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Dustin HAYNES, Appellant-Defendant, v. STATE of Indiana, Appellee-Plaintiff.
STATEMENT OF THE CASE
Appellant-Defendant, Dustin Haynes (Haynes), appeals his conviction for operating a motor vehicle while privileges are forfeited for life, a Class C felony, Ind.Code § 9-30-10-17.
Haynes raises one issue on appeal, which we restate as follows: Whether the trial court abused its discretion in denying Haynes' motion to suppress evidence.
FACTS AND PROCEDURAL HISTORY
On February 17, 2009, Kirk McCollum, Chief of Police of the Gas City Police Department (Officer McCollum), patrolled parking lots looking for vehicles illegally parked in handicap parking spots. While patrolling the parking lot near the Good Neighbor Pharmacy in Gas City, Indiana, Officer McCollum noticed a vehicle parked in a handicap spot that did not have a handicap license plate. He looked inside the car to see if the vehicle had a placard hanging from the rearview mirror, but did not see one. The Officer, however, saw a man sitting in the driver's seat and a woman getting into the passenger side front seat. The man in the driver's seat was later identified as Haynes.
Officer McCollum drove past the vehicle to see if a placard was laying on the dash board or some other visible area. By the time Officer McCollum verified that there was no placard visible, he was past the illegally parked vehicle. At that moment, Haynes backed his vehicle out of the parking spot and drove past the Officer. Haynes exited the parking lot and drove west on Fairview Drive. Officer McCollum followed Haynes, activated his emergency lights, and pulled him over.
Officer McCollum approached Haynes' vehicle and asked Haynes whether he had a placard. Haynes responded that he did not. Officer McCollum asked Haynes for his license to verify Haynes' identity in order to write him a ticket for illegally parking in a handicap spot. Haynes responded that his driving privileges had been suspended. Haynes also told the Officer that he was a habitual traffic violator. Officer McCollum ran a check through the Bureau of Motor Vehicles and determined that Haynes indeed was a habitual traffic violator for life. Ultimately, Officer McCollum arrested Haynes.
On February 19, 2009, the State filed an Information charging Haynes with operating a motor vehicle while privileges are forfeited for life, a Class C felony, I.C. § 9-30-10-17. On February 22, 2010, Haynes filed a Motion to Suppress Evidence. On the same day, the trial court denied Haynes' motion, conducted a bench trial, and found Haynes guilty of the charged offense.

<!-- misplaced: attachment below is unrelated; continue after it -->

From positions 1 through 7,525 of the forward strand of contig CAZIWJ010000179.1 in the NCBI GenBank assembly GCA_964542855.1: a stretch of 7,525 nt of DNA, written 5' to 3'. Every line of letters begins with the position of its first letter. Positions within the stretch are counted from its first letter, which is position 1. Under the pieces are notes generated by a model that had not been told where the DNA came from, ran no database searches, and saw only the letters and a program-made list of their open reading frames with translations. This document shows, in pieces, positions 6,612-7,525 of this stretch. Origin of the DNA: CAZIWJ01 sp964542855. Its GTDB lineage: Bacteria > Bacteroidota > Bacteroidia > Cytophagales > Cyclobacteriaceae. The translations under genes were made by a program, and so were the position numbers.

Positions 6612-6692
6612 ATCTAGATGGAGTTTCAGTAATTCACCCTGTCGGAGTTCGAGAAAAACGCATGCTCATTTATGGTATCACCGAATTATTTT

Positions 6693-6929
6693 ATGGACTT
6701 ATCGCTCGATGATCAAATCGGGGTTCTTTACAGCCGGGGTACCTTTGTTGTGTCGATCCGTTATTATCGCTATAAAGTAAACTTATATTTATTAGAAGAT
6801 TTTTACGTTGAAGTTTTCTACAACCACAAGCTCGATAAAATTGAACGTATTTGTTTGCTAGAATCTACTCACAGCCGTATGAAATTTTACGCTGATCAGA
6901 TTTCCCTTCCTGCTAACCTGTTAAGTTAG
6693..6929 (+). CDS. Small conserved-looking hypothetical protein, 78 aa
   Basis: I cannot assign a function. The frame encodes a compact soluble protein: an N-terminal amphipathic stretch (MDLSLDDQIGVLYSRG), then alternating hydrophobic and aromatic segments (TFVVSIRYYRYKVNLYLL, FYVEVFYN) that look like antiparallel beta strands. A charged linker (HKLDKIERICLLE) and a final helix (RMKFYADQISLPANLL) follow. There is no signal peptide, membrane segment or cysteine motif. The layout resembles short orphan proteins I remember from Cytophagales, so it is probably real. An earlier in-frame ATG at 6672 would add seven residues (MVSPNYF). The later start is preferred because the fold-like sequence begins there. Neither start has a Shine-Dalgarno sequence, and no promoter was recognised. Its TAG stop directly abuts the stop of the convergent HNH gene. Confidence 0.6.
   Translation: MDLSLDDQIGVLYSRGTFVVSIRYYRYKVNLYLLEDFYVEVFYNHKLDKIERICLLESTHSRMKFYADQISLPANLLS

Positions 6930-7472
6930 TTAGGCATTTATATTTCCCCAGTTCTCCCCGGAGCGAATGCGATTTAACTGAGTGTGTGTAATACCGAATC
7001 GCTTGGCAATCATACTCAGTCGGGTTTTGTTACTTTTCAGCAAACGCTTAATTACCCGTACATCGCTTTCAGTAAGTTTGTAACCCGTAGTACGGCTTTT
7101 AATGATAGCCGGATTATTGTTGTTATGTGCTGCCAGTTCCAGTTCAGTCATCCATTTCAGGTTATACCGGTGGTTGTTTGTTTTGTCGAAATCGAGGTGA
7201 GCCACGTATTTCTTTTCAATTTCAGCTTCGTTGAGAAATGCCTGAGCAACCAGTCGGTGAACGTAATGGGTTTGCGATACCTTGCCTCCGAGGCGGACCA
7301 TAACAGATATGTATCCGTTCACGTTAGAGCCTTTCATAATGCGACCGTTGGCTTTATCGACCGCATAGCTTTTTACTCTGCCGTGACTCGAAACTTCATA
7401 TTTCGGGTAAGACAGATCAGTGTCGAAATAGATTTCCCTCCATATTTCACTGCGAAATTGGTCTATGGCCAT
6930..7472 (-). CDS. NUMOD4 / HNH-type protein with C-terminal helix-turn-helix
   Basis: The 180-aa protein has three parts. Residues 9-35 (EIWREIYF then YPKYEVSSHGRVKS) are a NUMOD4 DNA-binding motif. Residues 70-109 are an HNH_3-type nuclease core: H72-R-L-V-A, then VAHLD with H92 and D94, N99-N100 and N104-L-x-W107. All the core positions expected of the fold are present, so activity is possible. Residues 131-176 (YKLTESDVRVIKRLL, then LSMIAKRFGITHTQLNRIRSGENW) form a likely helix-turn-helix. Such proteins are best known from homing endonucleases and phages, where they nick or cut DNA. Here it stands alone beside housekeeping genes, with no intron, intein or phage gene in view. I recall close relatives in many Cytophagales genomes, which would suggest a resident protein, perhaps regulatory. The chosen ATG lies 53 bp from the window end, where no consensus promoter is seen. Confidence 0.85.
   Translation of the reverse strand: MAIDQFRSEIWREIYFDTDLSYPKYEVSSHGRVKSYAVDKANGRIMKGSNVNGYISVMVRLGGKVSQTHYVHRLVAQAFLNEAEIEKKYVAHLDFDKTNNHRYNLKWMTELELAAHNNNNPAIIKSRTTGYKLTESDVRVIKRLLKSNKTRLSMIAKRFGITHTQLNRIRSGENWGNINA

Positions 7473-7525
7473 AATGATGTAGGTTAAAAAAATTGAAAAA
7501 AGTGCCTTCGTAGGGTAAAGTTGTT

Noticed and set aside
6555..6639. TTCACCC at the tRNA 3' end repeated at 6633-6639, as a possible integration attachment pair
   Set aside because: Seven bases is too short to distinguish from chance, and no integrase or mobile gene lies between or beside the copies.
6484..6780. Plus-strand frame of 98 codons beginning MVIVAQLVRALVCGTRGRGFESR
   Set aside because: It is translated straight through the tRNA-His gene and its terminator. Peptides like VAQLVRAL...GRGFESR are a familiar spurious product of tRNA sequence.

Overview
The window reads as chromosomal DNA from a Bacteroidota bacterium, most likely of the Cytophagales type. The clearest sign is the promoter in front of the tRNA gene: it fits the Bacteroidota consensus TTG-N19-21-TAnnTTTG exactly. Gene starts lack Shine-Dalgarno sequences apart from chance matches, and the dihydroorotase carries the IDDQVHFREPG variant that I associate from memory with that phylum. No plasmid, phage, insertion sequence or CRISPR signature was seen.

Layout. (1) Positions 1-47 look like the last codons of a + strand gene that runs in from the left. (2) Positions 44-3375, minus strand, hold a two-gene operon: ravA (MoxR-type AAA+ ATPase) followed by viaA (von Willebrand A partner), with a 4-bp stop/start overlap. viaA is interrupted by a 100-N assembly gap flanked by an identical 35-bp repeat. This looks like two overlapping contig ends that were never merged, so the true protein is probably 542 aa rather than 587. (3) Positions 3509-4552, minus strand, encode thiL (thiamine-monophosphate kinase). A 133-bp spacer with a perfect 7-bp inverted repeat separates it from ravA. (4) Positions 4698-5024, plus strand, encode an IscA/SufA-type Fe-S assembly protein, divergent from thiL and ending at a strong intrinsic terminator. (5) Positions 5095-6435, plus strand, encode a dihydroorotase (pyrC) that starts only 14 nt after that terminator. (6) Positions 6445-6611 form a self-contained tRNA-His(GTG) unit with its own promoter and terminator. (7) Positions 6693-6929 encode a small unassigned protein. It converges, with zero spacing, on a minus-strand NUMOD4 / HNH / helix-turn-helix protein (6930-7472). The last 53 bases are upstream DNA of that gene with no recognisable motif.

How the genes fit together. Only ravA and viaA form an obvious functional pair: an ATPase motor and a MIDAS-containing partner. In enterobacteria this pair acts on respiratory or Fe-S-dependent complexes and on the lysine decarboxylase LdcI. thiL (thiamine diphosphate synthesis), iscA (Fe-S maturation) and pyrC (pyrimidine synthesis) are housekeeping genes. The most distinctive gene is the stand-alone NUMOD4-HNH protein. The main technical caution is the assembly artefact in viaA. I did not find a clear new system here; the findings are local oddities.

On March 15, 2010, the trial court held a sentencing hearing. The trial court found two aggravators: Haynes' criminal record and the fact that Haynes committed the present offense while on probation on other charges. The trial court further found two mitigators: the fact that the offense neither caused nor threatened any serious harm to persons or property and the fact that imprisonment would result in an undue hardship to Haynes' dependents. Weighing aggravators and mitigators, the trial court sentenced Haynes to five years executed at the Department of Correction.
Haynes now appeals. Additional facts will be provided as necessary.
DISCUSSION AND DECISION
Haynes argues that the trial court abused its discretion in denying his motion to suppress evidence. Specifically, Haynes contends that Officer McCollum had no reasonable suspicion to stop Haynes because he did not commit any traffic violations. Thus, Officer McCollum had no authority to detain Haynes.
Our standard of appellate review of a trial court's ruling on a motion to suppress is similar to other sufficiency issues. State v. Quirk, 842 N.E.2d 334, 340 (Ind.1997). The record must disclose substantial evidence of probative value that supports the trial court's decision. Id. We do not reweigh the evidence, and we consider conflicting evidence most favorably to the trial court's ruling. Id.
“The Fourth Amendment to the United States Constitution and Article 1, Section 11 of the Indiana Constitution protect the privacy and possessory interests of individuals by prohibiting unreasonable searches and seizures.” Coleman v. State, 847 N.E .2d 259, 262 (Ind.Ct.App.2006), reh'g denied, trans. denied. Although the language of Article 1, Section 11 is identical to the language of the Fourth Amendment of the United States Constitution, we conduct a separate analysis. Turner v. State, 862 N.E.2d 695, 699 (Ind.Ct.App.2007). Generally, a lawful search requires a judicially issued search warrant, but where a search is conducted without a warrant, the State has the burden of proving that an exception to the warrant requirement existed at the time of the search. Coleman, 847 N.E.2d at 262. Under the Fourth Amendment, a police officer may make a brief investigatory stop without a warrant or probable cause if, “based upon specific and articulable facts together with rational inferences from those facts, the official intrusion is reasonably warranted and the officer has a reasonable suspicion that criminal activity ‘maybe afoot.’ “ Moultry v. State, 808 N.E.2d 168, 170-71 (Ind.Ct.App.2004) (quoting Terry v. Ohio, 392 U.S. 1, 21-22 (1968)).
Under the Indiana Constitution, we consider the circumstances presented in each case to determine whether the police behavior was reasonable. Turner, 862 N.E.2d at 699. The State has the burden of showing the intrusion was reasonable in light of the totality of the circumstances. Id. A police stop and brief detention of a motorist is reasonable and permitted under Section 11 if the officer reasonably suspects that the motorist is engaged in, or about to engage in, illegal activity. Id. Reasonable suspicion exists if the facts known to the officer, together with the reasonable inferences arising therefrom, would cause an ordinary prudent person to believe that criminal activity has or is about to occur. Id. Pretextual stops are not, per se, unreasonable under the Indiana Constitution. Id.
Here, Haynes argues that because Officer McCollum had an opportunity to issue him a parking ticket while Haynes was parked, but did not do so, the Officer lacked any reasonable grounds to stop him later. We disagree.